The Difference Between Microdermabrasion And Microcurrent

When I go to my favourite tear trough filler in london clinic, I always ask questions, and find out allkinds of interesting things about skin care. Last week I learned about microdermabrasion and microcurrent treatments.

Microdermabrasion and microcurrent are procedures used to treat some skin conditions. These non-surgical forms of healing are usually painless.

Microdermabrasion is a non-invasive treatment used to revitalise dull skin, reduce large pores, reduce fine lines and wrinkles and remove acne scars, stretch marks and age spots. It involves a machine made of a compressor and pump, which combine abrasion with suction to peel away the upper skin layer. It is a quick treatment, which can be done over a lunch hour before returning to work.

Microdermabrasion is generally less invasive and less painful than other skin treatments such as laser resurfacing. It is suitable for any skin type or tone with few or no side effects in most cases. After a treatment, skin is left glowing and looking radiant. Temporary redness is common, but scarring is rare. Home kits are also available, which vary in efficacy and price.

What is Microcurrent therapy?

This therapy involves giving gentle electrical impulses to the skin to stimulate healing. It can alleviate pain, regenerate skin tissue and boost lymphatic flow. The therapy can also tighten and lift sagging skin, diminish wrinkles and fine lines, encourage blood circulation, smooth skin, treat rosacea and acne and reduce stretch marks and cellulite.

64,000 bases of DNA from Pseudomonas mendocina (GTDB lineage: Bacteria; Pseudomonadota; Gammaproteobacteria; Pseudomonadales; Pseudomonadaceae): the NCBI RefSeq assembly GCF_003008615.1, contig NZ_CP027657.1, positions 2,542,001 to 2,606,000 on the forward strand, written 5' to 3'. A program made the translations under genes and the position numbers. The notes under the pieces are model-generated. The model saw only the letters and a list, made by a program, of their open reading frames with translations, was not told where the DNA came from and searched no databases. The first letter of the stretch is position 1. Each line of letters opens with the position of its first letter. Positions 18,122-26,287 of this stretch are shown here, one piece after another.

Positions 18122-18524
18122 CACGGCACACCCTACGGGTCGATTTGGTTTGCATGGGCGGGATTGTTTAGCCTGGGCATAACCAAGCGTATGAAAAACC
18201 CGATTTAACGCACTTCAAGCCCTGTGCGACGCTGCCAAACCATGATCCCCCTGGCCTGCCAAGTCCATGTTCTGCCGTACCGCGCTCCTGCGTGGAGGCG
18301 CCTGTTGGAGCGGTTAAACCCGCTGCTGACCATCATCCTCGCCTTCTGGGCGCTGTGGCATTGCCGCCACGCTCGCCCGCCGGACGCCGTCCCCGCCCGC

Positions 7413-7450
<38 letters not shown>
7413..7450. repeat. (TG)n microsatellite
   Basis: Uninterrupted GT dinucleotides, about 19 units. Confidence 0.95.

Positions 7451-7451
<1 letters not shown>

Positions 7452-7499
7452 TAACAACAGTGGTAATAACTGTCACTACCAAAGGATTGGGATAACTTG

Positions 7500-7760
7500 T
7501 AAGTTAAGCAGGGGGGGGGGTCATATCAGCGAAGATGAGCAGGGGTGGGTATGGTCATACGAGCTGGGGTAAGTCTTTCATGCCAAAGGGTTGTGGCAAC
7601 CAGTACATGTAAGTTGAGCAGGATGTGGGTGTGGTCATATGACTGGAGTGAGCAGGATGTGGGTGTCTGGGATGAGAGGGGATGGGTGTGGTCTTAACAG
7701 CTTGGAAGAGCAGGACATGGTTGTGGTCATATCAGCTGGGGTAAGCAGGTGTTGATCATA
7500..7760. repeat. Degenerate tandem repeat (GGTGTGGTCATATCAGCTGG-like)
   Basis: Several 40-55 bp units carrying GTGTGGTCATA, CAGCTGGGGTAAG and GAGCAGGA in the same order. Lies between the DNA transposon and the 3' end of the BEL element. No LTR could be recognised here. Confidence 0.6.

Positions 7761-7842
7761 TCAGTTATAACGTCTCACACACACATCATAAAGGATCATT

Benefits of Microcurrent Therapy

This is quick and pain-free treatment because the sensory receptors in the body are not stimulated, so the person undergoing treatment cannot feel the electrical impulses. Studies have concluded that microcurrent therapy has anti-aging and general wellbeing benefits. It can significantly reduce waste products in the body, thus helping general health maintenance. It treats a range of skin conditions and body problems.

Comparison

As of 2017, the average cost of microdermabrasion treatments in spas and beauty salons was reported to vary between £75 and £200. Medical microdermabrasion performed by dermatologists was reported as varying between £100 and £300. According to the Microcurrent Information Resource Centre, the average cost of a microcurrent therapy is just under £100 for an hour session.
Microdermabrasion leaves skin smoother and revitalised, offering results something like a facial. The effects on individuals depends on the severity of a persons skin condition. It is not generally effective on serious skin conditions because the treatment cannot reach deeper layers of the skin.
Microcurrent technology offers treatment for a wider range of different skin and muscular problems with long-term results. However, it is also limited to external conditions on the outer layer of the skin.